Disney Movies

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Re: Disney Movies

Post  tothemax on Mon Jan 30, 2012 12:55 pm

I think human-Beast is too pretty, especially compared to the Beast, but he fit in with the Disney ethos at the time so I try to shrug it off. I still love the movie, but human-Beast really is too perfect, as queenofdenile said.

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Re: Disney Movies

Post  whatthedeuce on Mon Jan 30, 2012 5:24 pm

I thought human Beast was plain fug when I was a kid, but I thought he was actually kinda handsome when I finally saw the movie again a few weeks ago. Still would've preferred that he stay in Beast form though.

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Re: Disney Movies

Post  Kiran on Mon Jan 30, 2012 5:32 pm

My issue was that he...was weird mix of pretty boy and like...Fabio.
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Re: Disney Movies

Post  Instant Monkeys on Mon Jan 30, 2012 5:37 pm

Whoa. So I just went google-image-searching for a picture of the beast prince guy to refresh myself on what he actually looks like, and Google gave me this. N especially SFW.
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Re: Disney Movies

Post  Kiran on Mon Jan 30, 2012 5:38 pm

Yes, ONTD likes to bust that out a lot. It always freaks me out a bit.
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Re: Disney Movies

Post  ulkis on Mon Jan 30, 2012 5:40 pm

Eeew, they did Peter Pan? He's like 12!

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Re: Disney Movies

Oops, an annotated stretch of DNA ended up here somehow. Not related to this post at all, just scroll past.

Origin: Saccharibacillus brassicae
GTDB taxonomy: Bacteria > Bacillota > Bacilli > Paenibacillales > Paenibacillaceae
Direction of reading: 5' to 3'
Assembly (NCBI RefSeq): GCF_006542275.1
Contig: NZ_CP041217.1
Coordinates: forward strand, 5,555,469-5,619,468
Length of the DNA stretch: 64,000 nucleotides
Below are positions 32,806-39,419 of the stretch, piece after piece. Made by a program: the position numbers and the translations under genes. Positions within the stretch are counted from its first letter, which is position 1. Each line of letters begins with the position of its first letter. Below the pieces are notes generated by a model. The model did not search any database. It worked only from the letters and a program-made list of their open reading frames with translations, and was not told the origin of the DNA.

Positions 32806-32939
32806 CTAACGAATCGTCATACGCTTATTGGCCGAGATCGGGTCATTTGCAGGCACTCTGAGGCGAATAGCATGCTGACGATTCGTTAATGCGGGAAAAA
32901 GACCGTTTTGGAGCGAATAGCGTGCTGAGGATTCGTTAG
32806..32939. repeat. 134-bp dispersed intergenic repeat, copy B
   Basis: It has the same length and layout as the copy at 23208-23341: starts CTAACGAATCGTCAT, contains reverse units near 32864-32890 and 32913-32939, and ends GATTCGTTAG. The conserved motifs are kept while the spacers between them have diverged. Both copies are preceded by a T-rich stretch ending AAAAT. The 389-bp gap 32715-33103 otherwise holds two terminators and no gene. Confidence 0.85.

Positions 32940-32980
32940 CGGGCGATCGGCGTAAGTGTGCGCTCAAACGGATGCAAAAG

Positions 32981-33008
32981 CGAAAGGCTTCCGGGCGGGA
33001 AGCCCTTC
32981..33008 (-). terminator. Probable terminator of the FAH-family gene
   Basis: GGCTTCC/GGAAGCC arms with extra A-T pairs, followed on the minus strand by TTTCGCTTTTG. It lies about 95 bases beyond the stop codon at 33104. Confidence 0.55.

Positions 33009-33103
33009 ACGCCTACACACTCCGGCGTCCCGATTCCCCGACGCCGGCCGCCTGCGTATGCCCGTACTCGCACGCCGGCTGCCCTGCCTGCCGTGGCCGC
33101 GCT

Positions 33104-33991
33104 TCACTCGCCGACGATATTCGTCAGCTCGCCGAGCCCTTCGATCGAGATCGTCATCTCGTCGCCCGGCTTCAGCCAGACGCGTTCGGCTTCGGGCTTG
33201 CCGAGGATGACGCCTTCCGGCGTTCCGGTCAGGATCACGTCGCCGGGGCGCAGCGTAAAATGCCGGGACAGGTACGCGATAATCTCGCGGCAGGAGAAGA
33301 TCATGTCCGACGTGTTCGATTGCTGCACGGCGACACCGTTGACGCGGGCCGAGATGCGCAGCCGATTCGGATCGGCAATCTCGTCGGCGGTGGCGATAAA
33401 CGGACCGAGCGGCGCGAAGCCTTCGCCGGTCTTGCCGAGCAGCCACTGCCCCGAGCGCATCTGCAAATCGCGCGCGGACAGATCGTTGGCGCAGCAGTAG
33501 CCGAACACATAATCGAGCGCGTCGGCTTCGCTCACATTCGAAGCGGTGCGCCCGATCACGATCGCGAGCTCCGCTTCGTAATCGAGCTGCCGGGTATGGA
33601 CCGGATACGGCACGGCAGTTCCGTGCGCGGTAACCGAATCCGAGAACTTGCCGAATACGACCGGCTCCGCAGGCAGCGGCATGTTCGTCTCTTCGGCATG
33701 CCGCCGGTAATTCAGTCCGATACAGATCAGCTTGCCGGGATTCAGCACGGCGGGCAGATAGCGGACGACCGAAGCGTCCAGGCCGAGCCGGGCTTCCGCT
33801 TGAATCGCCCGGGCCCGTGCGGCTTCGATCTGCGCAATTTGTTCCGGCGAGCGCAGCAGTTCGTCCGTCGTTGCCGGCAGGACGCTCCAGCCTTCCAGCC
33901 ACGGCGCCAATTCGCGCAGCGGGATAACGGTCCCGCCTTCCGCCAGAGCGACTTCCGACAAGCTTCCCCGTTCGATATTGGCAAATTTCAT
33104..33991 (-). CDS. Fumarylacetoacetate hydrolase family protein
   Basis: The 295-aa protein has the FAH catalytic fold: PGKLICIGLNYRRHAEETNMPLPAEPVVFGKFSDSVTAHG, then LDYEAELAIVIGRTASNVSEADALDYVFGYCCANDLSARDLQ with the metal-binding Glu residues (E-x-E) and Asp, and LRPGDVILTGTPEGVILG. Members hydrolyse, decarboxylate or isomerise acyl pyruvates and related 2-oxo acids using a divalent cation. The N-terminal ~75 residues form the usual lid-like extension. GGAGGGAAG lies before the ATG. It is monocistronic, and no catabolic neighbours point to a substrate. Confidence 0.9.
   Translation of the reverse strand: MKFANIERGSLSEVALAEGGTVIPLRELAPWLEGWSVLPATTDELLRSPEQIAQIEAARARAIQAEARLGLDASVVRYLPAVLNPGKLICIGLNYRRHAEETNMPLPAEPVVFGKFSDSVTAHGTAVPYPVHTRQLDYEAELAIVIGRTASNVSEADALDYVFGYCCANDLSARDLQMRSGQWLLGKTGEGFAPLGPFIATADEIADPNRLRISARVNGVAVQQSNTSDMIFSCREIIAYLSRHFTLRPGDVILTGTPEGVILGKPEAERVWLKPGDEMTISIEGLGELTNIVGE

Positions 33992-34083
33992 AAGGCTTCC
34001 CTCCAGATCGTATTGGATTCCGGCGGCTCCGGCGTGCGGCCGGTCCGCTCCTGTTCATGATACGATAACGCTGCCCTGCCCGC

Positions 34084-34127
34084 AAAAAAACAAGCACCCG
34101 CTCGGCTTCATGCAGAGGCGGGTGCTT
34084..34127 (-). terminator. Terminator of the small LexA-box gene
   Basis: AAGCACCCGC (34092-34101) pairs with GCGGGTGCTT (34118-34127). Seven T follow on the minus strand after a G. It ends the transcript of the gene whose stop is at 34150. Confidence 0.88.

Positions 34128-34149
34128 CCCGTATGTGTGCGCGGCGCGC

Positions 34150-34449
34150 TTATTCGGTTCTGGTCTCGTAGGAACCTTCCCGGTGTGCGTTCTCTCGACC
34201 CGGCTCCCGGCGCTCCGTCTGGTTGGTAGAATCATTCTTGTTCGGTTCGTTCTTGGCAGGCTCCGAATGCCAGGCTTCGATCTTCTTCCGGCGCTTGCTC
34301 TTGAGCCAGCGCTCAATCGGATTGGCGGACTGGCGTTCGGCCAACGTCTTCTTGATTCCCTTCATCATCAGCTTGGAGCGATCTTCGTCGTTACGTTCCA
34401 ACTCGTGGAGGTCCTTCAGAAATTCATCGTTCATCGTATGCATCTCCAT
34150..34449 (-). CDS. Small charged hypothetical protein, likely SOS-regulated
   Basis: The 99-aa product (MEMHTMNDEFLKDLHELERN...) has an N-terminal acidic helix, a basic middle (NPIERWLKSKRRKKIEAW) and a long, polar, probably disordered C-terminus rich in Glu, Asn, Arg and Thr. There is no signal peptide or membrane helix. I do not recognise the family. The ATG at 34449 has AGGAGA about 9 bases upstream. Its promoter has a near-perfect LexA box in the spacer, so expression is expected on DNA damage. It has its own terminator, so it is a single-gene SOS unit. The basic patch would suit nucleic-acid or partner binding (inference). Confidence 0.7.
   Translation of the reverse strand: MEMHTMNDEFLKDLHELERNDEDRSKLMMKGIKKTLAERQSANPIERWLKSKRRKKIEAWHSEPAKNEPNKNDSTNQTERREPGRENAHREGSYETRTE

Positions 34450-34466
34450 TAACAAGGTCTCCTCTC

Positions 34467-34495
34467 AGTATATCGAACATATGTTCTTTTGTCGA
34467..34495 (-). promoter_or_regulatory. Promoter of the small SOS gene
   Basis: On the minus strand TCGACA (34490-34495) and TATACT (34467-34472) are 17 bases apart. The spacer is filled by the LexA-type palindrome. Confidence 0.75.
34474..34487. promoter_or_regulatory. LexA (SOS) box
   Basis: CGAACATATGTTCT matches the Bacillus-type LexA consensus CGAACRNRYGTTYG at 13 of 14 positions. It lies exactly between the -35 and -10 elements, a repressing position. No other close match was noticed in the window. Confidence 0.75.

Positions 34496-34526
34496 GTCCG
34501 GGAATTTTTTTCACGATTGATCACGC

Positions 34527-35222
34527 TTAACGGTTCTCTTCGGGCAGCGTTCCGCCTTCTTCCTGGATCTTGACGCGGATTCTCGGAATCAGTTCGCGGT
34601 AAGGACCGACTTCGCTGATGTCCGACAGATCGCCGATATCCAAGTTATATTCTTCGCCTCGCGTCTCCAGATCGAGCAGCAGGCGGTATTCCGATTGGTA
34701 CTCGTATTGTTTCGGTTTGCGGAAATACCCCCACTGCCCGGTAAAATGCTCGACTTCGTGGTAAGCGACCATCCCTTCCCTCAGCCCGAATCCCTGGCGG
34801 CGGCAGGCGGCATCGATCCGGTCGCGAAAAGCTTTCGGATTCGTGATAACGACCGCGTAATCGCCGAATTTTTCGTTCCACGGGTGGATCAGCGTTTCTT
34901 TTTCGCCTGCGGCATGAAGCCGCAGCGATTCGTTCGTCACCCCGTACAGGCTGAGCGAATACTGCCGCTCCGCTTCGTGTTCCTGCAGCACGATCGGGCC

Post  Miss Moneypenny on Mon Jan 30, 2012 5:55 pm

Instant Monkeys wrote:Whoa. So I just went google-image-searching for a picture of the beast prince guy to refresh myself on what he actually looks like, and Google gave me this. N especially SFW.

Eeew, they did Peter Pan? He's like 12!

Honestly, artists do shit like that with fairy tale princesses all the time (including Wendy, who is also underage) and no one bats an eyelash. See here and here. If that's is gonna be out there, I'm all for some equal opportunity objectification with the guys.
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Re: Disney Movies

Post  Kiran on Mon Jan 30, 2012 5:58 pm

Yeah, that disturbs me too. I mean I know its out there but I always have the same LEAVE DISNEY ALONE reaction.
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Re: Disney Movies

Post  Instant Monkeys on Mon Jan 30, 2012 6:45 pm

I don't find those jarring in quite the same way because the style is completely different. It doesn't bother me though; I just was surprised to click on the Beast Prince and be confronted with a picture of Aladdin bulging out of a pair of Calvin Kleins. Such is the internet.

They're pretty good actually. Damn, David from Lilo & Stitch. Gaston looks like he's wearing a saggy diaper though.
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Re: Disney Movies

Post  Kiran on Mon Jan 30, 2012 9:00 pm

Also one of them had a nipple ring. I don't remember who. You don't expect a disney prince to have a nipple ring.
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Re: Disney Movies

Post  katesti on Mon Jan 30, 2012 11:26 pm

This, though, is actually pretty badass.

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Re: Disney Movies

Post  Luthien on Mon Jan 30, 2012 11:52 pm